How Call Spamming Can be Damaging to Your Business Reputation

As a business, one of the most important things you have is your reputation. It takes a lot of time to build up a customer’s trust and loyalty, and it can be shattered pretty quickly if you do something wrong. That said, it’s not always you who ruins your business reputation.

Call spamming victim

If there is someone pretending to be a part of your business, who scams or upsets one of your previously loyal customers, and they don’t realise that it’s not actually you, or someone from your company, this can be really negative for your reputation.

Hopefully, people will do a phone number search and this will tell them that it is a common scam, and not actually a call from your business but this relies on people using this online service. It is also especially difficult when scammers spoof the number they are using, to make a text or telephone call appear as though it is coming from an official number, even when it is not.

No one is immune

An example of this type of scam on a large-scale is one where the fraudsters call a number and pretend to be a large IT company, such as Apple or Microsoft. They explain that they have found a virus on your computer and will claim that you have to download a certain anti-virus software – often at a cost to you. Of course, not only are you paying for something that isn’t legitimate, but oftentimes it will actually install malware onto your computer and steal your personal information, either to sell on, or use in other scams.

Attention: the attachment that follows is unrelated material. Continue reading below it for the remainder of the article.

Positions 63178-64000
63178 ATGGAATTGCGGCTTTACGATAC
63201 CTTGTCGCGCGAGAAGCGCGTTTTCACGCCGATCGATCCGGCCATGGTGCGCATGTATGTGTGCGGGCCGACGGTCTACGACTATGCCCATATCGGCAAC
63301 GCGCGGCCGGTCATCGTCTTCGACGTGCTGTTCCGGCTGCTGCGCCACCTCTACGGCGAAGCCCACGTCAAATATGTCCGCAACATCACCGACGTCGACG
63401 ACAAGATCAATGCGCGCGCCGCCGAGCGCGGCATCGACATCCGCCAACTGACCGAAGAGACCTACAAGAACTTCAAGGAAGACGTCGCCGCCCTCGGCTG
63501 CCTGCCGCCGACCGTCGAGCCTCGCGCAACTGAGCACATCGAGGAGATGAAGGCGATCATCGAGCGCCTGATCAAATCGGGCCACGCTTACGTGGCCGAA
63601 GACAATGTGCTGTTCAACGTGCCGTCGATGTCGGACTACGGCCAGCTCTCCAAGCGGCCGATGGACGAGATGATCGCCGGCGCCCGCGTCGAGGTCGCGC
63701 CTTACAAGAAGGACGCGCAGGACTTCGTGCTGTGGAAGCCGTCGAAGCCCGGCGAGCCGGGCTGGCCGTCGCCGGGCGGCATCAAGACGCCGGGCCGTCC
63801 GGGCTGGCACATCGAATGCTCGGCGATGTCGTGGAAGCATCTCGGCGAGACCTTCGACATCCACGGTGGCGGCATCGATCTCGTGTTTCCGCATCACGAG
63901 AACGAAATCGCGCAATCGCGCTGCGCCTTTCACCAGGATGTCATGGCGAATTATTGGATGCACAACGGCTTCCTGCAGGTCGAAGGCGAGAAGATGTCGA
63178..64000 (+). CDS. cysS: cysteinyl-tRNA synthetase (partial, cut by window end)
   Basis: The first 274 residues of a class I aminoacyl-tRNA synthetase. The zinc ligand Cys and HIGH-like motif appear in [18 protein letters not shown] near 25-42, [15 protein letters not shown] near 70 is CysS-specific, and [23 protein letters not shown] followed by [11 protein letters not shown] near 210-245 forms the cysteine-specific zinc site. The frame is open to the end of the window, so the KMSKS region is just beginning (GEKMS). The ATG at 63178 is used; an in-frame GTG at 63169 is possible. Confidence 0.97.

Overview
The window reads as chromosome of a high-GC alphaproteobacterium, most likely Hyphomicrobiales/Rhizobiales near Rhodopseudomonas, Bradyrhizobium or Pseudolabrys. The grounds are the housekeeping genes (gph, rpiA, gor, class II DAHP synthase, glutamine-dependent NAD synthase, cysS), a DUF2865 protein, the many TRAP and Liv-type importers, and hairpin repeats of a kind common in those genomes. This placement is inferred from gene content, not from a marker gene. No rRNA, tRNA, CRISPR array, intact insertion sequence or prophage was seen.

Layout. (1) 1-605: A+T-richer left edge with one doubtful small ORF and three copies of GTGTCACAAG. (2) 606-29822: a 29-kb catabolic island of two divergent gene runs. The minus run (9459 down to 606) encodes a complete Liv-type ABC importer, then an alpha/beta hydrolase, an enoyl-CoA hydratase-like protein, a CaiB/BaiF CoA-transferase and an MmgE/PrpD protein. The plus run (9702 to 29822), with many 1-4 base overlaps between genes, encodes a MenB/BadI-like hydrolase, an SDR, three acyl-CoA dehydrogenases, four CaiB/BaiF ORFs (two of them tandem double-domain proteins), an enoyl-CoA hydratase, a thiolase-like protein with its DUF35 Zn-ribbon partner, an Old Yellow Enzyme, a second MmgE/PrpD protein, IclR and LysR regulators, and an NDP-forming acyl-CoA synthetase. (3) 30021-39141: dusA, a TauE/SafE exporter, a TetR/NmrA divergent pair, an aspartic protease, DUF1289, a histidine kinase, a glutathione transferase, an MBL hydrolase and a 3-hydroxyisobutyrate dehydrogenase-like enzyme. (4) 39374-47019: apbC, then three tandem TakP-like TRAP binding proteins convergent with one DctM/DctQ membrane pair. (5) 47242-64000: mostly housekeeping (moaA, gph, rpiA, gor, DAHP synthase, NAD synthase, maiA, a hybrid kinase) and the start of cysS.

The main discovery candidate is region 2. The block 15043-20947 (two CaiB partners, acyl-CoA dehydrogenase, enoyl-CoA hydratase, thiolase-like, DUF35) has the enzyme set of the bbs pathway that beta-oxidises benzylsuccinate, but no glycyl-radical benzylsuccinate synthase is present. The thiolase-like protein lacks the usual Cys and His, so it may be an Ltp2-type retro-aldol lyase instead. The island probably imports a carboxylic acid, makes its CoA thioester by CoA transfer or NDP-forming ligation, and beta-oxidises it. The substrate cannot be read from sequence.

Screen sharing

Amazon Prime has also fallen foul to a similar scheme, with victims receiving an automated call that alleges that they have overpaid for an Amazon Prime subscription and that by simply pressing the ‘1’ key on their phone, they will be cancelling this transaction. There are a few ways that this can go from here – either by connecting the victim to a premium rate phone number and running up a hefty bill, or by connecting to a real-life scanner who will offer to “help” you by encouraging you to download a team viewer app on your computer. This means that they will then have remote access to your computer, and with this, they can steal passwords, bank information and credit card details.

Of course, Amazon wouldn’t call you if you were being charged incorrectly and most of us know that, however, these scammers tend to take advantage of the vulnerable in society who may not be quite as tech-savvy, or understand the etiquette for something like this. They may also find it hard to believe that it isn’t really Amazon/Apple/Microsoft/your business that is calling them, especially if the perpetrators are especially convincing, which can be devastating for all involved – not only the businesses whose reputations are being torn to shreds but the poor victims who have given away their personal details.


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